Rubus spectabilis - Salmonberry

 

Rubus spectabilis

Common name(s): Salmonberry

General bloom time: flowers as early as March-July; fruit out May-June

Identification: woody perennial with scattered prickles; can grow to be about 4 meters in height

Leaves: leaves generally have three egg-shaped leaflets, are sharply double saw-toothed, dark green, deciduous, and can be anywhere from 7-22 cm long; leaves are sharply pointed at the tip with smooth or spare downy above and pale with felt-like hairs beneath

Flowers: distinctive with colors ranging from pink to red to magenta (common) to a rare reddish-purple; average 2-4 cm across with five pointed egg-shaped petal each; generally there are 1-2 per branch, though there can be as many as 4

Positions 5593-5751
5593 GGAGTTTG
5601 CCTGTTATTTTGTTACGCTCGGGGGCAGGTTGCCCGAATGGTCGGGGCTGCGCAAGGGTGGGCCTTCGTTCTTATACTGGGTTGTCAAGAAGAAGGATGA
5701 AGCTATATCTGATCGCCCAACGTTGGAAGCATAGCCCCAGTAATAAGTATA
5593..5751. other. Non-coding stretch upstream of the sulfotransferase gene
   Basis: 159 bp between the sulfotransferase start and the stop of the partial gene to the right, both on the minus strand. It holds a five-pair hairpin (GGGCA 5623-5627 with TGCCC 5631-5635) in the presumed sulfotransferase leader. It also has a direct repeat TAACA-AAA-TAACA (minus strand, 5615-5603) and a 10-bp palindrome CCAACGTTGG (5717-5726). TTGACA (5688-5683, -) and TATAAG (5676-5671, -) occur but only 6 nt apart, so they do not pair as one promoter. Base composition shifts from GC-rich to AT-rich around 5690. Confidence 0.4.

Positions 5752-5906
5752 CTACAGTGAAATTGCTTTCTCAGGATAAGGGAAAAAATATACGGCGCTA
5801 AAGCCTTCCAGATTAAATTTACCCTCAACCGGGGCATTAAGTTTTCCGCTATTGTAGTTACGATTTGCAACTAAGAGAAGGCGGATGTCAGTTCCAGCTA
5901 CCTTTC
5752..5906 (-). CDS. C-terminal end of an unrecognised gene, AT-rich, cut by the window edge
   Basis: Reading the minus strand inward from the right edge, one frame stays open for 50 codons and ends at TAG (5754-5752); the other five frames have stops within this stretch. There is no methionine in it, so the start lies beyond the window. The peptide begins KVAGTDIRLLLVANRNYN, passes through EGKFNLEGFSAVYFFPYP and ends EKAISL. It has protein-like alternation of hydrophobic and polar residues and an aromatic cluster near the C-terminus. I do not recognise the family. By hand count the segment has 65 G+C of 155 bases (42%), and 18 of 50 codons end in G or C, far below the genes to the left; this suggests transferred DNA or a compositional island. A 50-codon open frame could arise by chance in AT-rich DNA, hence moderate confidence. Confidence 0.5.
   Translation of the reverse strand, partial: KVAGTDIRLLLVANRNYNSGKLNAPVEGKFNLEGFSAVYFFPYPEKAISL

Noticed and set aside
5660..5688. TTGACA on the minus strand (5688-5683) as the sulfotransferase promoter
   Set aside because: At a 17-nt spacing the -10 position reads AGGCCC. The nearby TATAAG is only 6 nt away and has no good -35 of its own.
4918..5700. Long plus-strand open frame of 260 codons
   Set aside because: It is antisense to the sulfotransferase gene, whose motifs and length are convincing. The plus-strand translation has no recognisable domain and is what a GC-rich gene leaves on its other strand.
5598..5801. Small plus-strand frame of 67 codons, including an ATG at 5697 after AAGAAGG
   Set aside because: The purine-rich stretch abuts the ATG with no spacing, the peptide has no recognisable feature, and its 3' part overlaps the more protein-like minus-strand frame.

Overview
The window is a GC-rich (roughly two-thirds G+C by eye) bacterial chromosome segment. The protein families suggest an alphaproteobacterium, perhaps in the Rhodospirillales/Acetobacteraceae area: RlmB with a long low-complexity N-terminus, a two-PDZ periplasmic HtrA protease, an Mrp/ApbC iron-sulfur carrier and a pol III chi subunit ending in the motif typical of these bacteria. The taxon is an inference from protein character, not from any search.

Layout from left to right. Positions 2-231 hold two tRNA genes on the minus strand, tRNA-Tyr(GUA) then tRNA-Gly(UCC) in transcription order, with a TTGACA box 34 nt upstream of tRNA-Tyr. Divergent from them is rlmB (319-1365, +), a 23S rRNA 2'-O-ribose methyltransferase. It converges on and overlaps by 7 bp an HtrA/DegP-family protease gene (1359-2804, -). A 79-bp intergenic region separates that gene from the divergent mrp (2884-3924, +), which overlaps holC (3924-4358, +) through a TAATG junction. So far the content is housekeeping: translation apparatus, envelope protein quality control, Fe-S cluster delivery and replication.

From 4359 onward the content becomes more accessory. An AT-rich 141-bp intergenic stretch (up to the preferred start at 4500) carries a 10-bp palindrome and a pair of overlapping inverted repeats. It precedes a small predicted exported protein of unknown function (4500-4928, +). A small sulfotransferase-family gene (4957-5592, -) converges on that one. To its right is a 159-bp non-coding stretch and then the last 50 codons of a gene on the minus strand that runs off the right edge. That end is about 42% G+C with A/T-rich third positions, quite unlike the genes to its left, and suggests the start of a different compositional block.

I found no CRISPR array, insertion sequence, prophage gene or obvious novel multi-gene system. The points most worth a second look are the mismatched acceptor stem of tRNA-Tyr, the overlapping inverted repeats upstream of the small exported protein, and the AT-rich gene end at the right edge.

Fruit: reddish-yellow to orange-red fruit are similar in appearance to raspberries; 1.5-2 cm in size; editable, sweet and slightly mushy

Habitat: moist to wet areas with nitrogen rich soils (forests, stream margins, flood-plains, swamps); low to subalpine elevations

Ecology: Salmonberry will form a dense thicket – an ideal spot for nesting birds and for small mammals. Many species of mammal including rabbits, beavers, porcupines, deer and elk browse the leaves, twigs and buds.  Salmonberry flowering may coincide with the return of the Rufous Hummingbird.


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http://www.turtlepuddle.org/pix/Flowers/Salmonberry_Rubus-spectabilis.jpg

Fun facts: Both the berries and the stem sprouts are eaten (the stem sprouts are often steamed)

-      The berry is a favorite of the Swainson’s thrush, and the ripening of the berry is associated with the arrival of the bird which is called the salmonberry bird in many different languages

Places to find in Portland: Forest Park

 

 

Captured Phenology Stages of Rubus spectabilis - Salmonberry

Leaf Not Yet Emerging  Leaf Emerging
Photograph taken by Kerissa Fuccillo Photograph taken by Kerissa Fuccillo


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